Money & Career

What to do when you can’t afford to go to a wedding

The costs of attending a wedding can quickly add up. Here's how to politely decline an invitation — or stick to a pre-planned budget.
Wedding cake with pigs Photo, Getty Images.

Have you ever turned down a wedding invitation because you couldn’t afford to attend? If so, you’re not alone. A survey by TD Bank showed that being invited to weddings is a major source of financial stress for a lot of people; of those surveyed, 17 percent admitted to making up an excuse to opt out of attending due to associated costs and 24 percent declined to be part of the wedding party because they couldn't afford it.

The reality is that participating in those joyous occasions can be a big drag on the money side.

Could expectations be a bit too high when it comes to wedding spending? Consider the results: half of Canadians surveyed expect to spend hundreds of dollars celebrating a couple’s nuptials — between $100 to $500 on stuff like wedding showers, outfits and gifts — and one in eight plan to spend over $1,000! Being in the wedding party is the most financially taxing — one in four expect costs to exceed $1,000.

There are probably a lot of other things you could do with that $1,000, and if you’re already financially stretched, you could end up racking up even more debt just to make a showing on someone’s big day.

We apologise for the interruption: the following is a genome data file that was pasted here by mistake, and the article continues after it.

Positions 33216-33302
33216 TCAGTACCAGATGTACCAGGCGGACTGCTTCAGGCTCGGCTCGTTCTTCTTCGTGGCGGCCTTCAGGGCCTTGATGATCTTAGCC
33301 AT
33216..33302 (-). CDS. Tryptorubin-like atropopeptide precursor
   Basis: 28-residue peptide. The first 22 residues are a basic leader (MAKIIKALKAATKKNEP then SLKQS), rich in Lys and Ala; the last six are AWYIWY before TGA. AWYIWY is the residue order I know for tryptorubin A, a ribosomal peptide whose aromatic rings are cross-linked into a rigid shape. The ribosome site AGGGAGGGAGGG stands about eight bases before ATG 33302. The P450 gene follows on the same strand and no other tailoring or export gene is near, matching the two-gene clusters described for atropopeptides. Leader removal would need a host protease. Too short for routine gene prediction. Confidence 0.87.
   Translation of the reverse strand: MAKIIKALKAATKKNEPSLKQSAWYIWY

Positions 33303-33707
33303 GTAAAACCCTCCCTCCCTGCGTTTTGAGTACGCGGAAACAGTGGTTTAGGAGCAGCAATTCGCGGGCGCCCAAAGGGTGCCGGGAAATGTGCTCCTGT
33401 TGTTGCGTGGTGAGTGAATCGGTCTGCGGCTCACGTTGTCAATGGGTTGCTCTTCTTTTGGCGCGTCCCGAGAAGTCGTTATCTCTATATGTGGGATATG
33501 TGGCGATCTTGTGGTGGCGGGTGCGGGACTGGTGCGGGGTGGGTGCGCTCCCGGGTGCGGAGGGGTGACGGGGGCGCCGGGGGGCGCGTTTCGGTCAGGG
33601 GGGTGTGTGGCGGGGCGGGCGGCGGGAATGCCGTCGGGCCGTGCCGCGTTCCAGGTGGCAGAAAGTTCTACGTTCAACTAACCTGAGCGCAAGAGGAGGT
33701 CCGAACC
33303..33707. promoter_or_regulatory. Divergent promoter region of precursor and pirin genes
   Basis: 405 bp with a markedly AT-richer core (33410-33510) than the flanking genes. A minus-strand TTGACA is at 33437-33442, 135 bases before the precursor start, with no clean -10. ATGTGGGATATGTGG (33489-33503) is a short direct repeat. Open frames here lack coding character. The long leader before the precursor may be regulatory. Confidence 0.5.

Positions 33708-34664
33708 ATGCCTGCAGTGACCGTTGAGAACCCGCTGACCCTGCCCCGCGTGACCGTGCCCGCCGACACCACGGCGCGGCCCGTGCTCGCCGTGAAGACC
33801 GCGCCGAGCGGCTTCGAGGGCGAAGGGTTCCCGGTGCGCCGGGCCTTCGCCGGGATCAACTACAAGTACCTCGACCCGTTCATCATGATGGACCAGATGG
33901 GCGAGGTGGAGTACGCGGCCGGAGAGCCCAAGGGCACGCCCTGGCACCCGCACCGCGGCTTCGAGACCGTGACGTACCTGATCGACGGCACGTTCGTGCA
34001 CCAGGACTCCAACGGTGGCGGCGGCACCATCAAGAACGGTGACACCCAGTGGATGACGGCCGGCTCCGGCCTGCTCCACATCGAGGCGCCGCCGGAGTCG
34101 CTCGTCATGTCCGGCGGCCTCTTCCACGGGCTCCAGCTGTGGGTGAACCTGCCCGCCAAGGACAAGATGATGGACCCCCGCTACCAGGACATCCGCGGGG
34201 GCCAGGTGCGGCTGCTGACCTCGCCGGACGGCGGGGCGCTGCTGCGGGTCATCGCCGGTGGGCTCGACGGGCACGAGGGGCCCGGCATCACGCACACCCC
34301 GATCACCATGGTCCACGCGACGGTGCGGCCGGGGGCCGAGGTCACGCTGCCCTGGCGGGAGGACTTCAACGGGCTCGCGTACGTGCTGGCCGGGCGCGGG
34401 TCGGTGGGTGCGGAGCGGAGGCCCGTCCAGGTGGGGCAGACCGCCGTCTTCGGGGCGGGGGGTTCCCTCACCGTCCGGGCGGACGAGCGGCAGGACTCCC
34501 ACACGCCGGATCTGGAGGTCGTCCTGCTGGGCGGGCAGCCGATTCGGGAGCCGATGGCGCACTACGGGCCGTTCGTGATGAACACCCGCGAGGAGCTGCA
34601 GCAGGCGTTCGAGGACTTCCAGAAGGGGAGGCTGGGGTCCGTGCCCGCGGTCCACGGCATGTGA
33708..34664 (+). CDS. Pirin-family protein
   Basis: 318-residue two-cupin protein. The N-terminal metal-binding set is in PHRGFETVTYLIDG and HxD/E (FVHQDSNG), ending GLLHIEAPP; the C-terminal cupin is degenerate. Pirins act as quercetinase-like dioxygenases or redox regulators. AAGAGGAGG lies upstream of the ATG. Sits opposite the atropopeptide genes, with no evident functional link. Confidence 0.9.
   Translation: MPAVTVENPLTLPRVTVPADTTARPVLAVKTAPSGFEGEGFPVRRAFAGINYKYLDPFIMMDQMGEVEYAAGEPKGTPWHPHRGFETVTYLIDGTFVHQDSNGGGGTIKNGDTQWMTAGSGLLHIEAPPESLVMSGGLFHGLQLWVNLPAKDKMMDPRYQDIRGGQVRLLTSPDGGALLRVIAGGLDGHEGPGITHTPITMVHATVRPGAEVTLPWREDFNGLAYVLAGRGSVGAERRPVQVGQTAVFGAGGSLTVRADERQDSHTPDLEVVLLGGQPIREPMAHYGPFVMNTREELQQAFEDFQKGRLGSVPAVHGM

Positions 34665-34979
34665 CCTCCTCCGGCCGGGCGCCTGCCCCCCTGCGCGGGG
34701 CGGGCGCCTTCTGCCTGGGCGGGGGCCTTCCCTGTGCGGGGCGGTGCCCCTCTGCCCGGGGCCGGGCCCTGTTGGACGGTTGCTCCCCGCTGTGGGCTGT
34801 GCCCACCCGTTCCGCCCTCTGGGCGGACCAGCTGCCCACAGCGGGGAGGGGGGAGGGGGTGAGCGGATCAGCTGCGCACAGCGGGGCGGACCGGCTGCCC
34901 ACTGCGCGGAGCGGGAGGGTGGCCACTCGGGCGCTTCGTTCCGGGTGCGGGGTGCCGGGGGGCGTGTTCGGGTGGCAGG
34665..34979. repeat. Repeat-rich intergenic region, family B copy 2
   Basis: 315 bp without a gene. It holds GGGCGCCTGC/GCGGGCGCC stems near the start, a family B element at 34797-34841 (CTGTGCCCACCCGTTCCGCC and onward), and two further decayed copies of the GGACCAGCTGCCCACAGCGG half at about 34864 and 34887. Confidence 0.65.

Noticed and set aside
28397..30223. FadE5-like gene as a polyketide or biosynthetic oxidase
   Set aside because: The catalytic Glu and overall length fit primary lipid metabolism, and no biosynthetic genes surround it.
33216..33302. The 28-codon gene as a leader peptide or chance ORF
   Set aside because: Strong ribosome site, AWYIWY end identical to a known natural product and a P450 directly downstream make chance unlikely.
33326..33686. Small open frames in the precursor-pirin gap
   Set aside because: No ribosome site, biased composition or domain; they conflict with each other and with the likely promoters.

So what can you do to curb costs? Rest assured, it’s 100 percent okay to decline an invitation as long as you do it early enough. You can always send a card or flowers to the venue according to Raymond Chun, senior vice president of Everyday Banking and Personal & Indirect Lending at TD.


But if you do want to attend, don’t use that as an excuse to throw your good money habits out the window. Make a realistic list of all the costs involved in then figure out what you can afford and what you will feel comfortable spending. From there, make a weekly savings plan. If it’s going to cost you $400 to go to a wedding that’s happening in six months, put aside $16 a week, says Chun. It's less painful than having to come up with the money overnight.

Also, you shouldn’t feel obligated to buy an expensive gift if you can’t afford it. You can also feel free to spend more based on the nature of your relationship with the couple. “Remember that this special day is to celebrate the union and future life together of the couple and the gift is an expression of a guest’s best wishes for them,” says etiquette expert Louise Fox.

All great advice for ensuring wedding season doesn’t leave you broke.

Originally posted April 2014. Updated June 2017.


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